40% Of Millennials Are Hopeful They Can Get Rid Of All Outstanding Debt By 2025, Study Finds | Credit Raters post

40% Of Millennials Are Hopeful They Can Get Rid Of All Outstanding Debt By 2025, Study Finds

09 Jan 2020
Approx Reading time: 2 minutes
  • A poll has revealed that 40% of all millennials feel they are in a good position to eliminate all debt by the mid of this decade.
  • The average millennial is carrying a debt of around $27,900, excluding any amount owed on mortgage loans.

A recent poll conducted by CreditCards.com through YouGov, with over 2,600 adults in the United States, has revealed insights about the credit condition of millennials around the country.

Millennials in this study were defined as those aged between 24 and 39 years of age at the time when the poll was conducted.

According to the results of the poll, around 40% of millennials are of the opinion that they would be able to clear their debt over the coming five years, with 10% hoping to have done so by the end of this year.

However, not all respondents were as hopeful about their financial progress. Around 7% said they would not be able to repay their debt in its entirety for the rest of their life. However, this figure is still much lower compared to the 20% who subscribed to the same concern in 2018.

There are a few reasons why millennials are feeling increasingly confident about their ability to repay their debt. As per Ted Rossman, who is an analyst working for CreditCards.com, the economy has been exhibiting a few positive patterns that are inspiring confidence in its participants across the board.

According to him, many companies on the stock exchange achieved historic highs in 2019, and the unemployment rate is at its lowest in the past five decades. Also, economic growth has also shown sustainable trends for more than 10 years.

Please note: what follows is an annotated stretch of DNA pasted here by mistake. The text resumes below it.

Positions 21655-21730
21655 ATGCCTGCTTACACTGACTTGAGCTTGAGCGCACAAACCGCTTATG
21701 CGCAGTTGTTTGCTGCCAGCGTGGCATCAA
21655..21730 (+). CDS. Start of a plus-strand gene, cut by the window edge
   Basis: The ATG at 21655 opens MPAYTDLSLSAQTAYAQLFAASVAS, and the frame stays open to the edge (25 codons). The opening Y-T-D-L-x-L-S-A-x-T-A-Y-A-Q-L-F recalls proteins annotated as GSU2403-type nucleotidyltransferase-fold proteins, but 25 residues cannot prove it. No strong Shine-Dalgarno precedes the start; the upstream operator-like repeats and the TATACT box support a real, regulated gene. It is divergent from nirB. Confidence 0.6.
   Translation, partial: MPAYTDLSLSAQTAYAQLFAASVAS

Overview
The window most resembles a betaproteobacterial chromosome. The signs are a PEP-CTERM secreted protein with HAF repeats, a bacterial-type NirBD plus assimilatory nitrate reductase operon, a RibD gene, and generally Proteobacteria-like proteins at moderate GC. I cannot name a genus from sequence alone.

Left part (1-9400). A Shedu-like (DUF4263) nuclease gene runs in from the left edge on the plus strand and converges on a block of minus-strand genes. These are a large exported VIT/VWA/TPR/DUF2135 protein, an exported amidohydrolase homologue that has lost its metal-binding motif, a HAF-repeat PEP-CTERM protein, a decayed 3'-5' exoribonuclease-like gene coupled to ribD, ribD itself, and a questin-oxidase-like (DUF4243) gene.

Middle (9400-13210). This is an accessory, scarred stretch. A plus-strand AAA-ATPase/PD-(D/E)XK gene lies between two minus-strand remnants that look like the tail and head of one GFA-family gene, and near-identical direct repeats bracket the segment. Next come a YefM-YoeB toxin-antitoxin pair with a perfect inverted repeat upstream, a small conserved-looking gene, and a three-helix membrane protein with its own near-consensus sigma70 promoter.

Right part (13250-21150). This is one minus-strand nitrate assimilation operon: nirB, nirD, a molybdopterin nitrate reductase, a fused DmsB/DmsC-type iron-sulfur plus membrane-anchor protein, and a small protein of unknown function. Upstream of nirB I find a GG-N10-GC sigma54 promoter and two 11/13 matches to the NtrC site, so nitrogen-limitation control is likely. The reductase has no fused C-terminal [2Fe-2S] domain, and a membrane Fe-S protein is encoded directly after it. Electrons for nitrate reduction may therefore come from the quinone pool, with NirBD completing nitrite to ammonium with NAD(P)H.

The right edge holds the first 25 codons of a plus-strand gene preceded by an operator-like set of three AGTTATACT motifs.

The poll revealed that approximately 70% of all millennials are carrying debt in one form or another at this time. Since the most popular way Americans acquire debt is through credit cards, many of these millennials are paying high-interest charges as part of their overall cost of living costs.

A study conducted by Northwestern Mutual last year also concluded that the majority of debt that millennials are carrying right now comes from credit cards, and not from student loans as one might like to believe. The average amount owed by millennials in debt is around $27,900, which does not include any amount they may owe in mortgages.

Considering the high-cost credit cards entail, financial advisors are now recommending millennials to make it their top priority to cut down on their credit card debt. However, this may be very difficult for some millennials to accomplish, at least in the near future, considering the high living costs they have to bear which leave no room for debt repayment in excess of the interest surcharge.

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Akbar Lashari

Akbar is a talented news editor who follows the consumer finance industry closely and has written for many famous news & educational websites such as Forbes.